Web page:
Southern California Edison equipment may have sparked the blazing Silverado Fire near Irvine, Calif., the utility said in an Oct. 26 report to the California Public Utilities Commission.
The report says some of the utility’s overhead electrical facilities are located in the Silverado Fire’s origin area. “However, it appears that a lashing wire that was attached to an underbuilt telecommunication line may have contacted SCE’s overhead primary conductor which may have resulted in the ignition of the fire,” the report says.
“We reported the incident despite seeing no activity on the nearby 12-kV circuit nor any downed power lines because it appears that a lashing wire attached to a telecommunications line may have contacted SCE’s power line above it, possibly starting the fire,” says Chris Abel, spokesperson for SCE, which serves about 15 million people in a 50,000-sq-mile area across central, coastal and southern California.
With more than 1,800 firefighters on the fire line, the Silverado Fire, located in west Orange County, Calif., burned 12,600 acres and is 5% contained, according to CalFire. Meanwhile, the Blue Ridge fire, northeast of the Silverado Fire in Orange County, has burned 15,200 acres and is 0% percent contained. The fires, both of which started the morning of Oct. 26, forced over 90,000 residents to evacuate under mandatory orders. Ten houses were damaged, and Orange County Fire Authority is investigating the fire and reports of further damage.
SCE is required to submit a report to the CPUC on certain types of incidents, including those that receive significant media attention – like a wildfire – which may involve utility facilities, says Abel. “The submission of this report to the CPUC is intended to put the CPUC on notice of an incident so that it can conduct its own investigation.”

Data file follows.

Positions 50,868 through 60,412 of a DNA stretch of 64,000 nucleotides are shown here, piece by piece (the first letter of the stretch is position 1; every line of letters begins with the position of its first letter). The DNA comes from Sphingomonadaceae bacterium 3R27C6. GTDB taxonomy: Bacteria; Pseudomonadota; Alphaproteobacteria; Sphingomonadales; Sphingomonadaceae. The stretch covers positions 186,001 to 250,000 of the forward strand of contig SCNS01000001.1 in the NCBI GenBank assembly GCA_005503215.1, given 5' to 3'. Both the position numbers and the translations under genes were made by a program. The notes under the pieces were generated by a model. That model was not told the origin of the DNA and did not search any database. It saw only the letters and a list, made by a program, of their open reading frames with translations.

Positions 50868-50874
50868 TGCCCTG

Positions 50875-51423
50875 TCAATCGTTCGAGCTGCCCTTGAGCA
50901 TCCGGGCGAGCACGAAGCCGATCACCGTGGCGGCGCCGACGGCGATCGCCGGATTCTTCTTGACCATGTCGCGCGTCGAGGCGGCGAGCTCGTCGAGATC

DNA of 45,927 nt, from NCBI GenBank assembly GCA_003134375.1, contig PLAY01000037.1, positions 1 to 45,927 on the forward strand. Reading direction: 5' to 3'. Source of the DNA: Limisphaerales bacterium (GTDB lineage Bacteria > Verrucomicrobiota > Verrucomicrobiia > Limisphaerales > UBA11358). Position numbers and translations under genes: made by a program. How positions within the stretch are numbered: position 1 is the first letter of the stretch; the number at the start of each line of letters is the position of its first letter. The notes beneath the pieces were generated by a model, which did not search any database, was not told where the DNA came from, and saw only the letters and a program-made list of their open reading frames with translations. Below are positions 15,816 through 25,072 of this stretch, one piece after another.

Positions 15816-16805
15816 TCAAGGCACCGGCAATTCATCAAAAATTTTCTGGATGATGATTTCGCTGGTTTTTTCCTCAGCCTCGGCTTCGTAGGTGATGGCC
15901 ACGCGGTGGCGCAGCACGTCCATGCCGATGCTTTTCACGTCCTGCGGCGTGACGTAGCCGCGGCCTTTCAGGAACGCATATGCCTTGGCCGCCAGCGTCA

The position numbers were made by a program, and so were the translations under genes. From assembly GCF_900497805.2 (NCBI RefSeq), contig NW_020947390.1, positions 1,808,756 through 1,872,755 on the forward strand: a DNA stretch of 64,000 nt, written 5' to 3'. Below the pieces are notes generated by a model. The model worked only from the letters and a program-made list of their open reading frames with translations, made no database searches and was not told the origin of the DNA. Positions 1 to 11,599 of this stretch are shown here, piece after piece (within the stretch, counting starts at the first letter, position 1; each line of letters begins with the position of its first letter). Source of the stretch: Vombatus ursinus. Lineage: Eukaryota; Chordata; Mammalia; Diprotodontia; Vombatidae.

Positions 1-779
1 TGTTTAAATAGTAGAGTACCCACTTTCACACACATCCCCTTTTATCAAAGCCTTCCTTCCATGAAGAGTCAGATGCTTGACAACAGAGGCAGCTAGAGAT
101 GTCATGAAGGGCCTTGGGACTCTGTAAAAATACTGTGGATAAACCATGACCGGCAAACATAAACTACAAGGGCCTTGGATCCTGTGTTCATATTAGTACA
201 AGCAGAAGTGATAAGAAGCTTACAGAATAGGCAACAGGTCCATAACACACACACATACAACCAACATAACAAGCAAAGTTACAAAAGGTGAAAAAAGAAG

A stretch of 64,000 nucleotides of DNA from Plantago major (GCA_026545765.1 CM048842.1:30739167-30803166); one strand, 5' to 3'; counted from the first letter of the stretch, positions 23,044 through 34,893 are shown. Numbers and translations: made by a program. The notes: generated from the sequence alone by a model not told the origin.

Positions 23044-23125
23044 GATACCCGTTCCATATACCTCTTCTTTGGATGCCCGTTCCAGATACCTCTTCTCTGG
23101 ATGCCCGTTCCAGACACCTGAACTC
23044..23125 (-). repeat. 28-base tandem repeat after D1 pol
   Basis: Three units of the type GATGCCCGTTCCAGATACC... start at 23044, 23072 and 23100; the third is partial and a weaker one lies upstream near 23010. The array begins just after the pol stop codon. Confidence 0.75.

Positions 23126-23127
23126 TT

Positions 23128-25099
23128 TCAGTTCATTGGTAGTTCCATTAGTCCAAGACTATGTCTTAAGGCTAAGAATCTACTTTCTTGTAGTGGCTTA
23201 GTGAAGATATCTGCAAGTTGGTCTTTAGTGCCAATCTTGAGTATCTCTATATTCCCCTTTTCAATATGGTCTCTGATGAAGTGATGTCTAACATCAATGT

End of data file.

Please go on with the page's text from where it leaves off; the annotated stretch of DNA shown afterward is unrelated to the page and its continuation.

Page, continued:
The CPUC is conducting a staff investigation to assess the compliance of electric facilities with applicable rules and regulations, says Terrie Prosper, CPUC spokesperson, who notes that CalFire or local fire districts determine the ignition source and the spread.
“It is up to each utility to determine whether to call a PSPS event, which must be the last resort to protect safety,” Prosper says.
At the same time, SCE cut power to over 18,000 customers through a Public Safety Power Shutoff, a mitigation effort that temporarily shuts off power to prevent electric systems from becoming an ignition source when fire risk is high. Southern California’s high wind and dry air prompted CalFire to issue red flag warnings, issued for weather which may result in extreme fire behavior.
Last February, Southern California Edison filed its 2020-22 wildfire mitigation plan with the California Public Utilities Commission (CPUC), a $3.8-billion multiyear effort that aims to reduce risk of fire ignitions caused by utility infrastructure.